Maybe some theoretical background could help the user who posted this message in the top of this page to get through the design of the project.
A pulse oximeter technically is a modified version of a simple absorption UV/VIS spectroscope. Like the preceding user told, there are two basic modes of operation for these devices. One is transmission and the other one is reflection.
(Okay let's explain this a little bit)
In transmission, the device works using absortion spectroscopy techniques, where a pair of LEDs face a photodiode through a translucent part of the patient's body (usually fingertips, earlobes). One led is Red with a wavelenght around 660 nm while the other one is on the IR range around 900s nm. The difference between the absorption of oxyhemoglobin and its deoxygenated form at those wavelenghts allows the calcuation of the ratio of absorption from both leading to the estimation of the concentration of blood oxygen.
Like all absorption techniques this requires some correction to get the real value shown in the screen or monitor, so isobestic point principle is configured in the microcontroller unit of the device to perform the calculation and display the result.
In reflection mode the device should work some like diffuse reflectance spectroscopy where detection unit collects and analyzes scattered IR energy. Thus pulse oximetry uses reflected light on a single-sided monitor, but the principles of operation of this mode are the same as for transmission oximetry.As far i understand (because i am not a medical technician- i'm more closer to analytical chemist), research in Finland made during the early 1990s indicated, reflection oximeters performed well during partial ECC (extracorporeal circulation) giving earlier readings at lower pressure whereas transmission oximeters failed to give readings in partial ECC. It also shown that during partial ECC the accuracy of heart rate data was closer to electrocardiograph readings in reflection oximeters.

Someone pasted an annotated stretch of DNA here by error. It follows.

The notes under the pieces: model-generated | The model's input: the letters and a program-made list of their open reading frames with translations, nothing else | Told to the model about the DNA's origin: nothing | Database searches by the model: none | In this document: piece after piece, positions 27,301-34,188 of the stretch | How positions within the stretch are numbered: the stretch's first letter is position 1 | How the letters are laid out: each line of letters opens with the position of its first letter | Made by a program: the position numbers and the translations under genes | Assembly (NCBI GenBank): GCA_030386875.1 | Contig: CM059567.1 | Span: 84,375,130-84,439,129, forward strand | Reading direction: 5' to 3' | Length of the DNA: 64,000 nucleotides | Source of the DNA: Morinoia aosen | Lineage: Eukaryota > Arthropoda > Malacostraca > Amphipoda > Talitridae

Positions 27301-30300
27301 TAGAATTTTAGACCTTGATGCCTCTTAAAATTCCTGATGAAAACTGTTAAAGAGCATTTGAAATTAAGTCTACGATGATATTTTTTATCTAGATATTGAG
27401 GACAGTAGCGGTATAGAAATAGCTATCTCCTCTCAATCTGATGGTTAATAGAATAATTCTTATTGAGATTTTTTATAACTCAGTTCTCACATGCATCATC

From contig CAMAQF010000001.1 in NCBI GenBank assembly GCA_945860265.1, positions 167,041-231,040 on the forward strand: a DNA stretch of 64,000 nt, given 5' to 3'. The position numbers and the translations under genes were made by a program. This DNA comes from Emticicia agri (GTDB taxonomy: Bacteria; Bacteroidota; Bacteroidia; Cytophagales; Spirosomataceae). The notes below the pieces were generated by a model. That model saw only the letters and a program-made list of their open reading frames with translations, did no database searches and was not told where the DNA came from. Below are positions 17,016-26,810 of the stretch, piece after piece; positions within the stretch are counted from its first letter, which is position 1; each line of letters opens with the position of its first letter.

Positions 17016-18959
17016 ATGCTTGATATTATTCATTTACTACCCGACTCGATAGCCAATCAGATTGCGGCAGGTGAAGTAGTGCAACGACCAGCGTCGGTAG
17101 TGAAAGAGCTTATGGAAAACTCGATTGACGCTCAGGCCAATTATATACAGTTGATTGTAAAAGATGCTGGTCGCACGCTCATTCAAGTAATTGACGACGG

(if you want to read more details you can check here http://www.springerlink.com/content/pj5714057jv82578/
But because these results were too far specific for a certain medical procedure (that is likely would occur during a surgery due to some sort of inherited disease), the study concluded that in standard and normal heart rates, both sensors gave good results.
In my opinion as (none specific details were given to the use of this device), you could work in a transmission oximeter as seems more easier to design without the need to buy a probe already made. Such project would be nice for a fair science or hobby electronics.
If you want more details about isobestic point principles you can check Wikipedia's entry regarding that matter (nicely explained) on http://en.wikipedia.org/wiki/Isosbestic_point
More theoretical background is shown here http://courses.cs.tamu.edu/rgutier/cpsc483_s04/pulse_oximetry_notes.pdf
A design of pulse oximeter used in Mice made by Pensylvania state university is available on http://www.bioe.psu.edu/seniordesign/SD2006/DFord/bioe450%20web%20page.htm
includes circuit and the picture of the sensor used.
Although not what you are looking for, on this page there is another circuit embedded to a phone that monitors pulse rate using a LM324 chip. http://www.nandadoes.com/stetho-phone/stetho-phone-v0-1-2009/hardware
I hope this information would be good to you,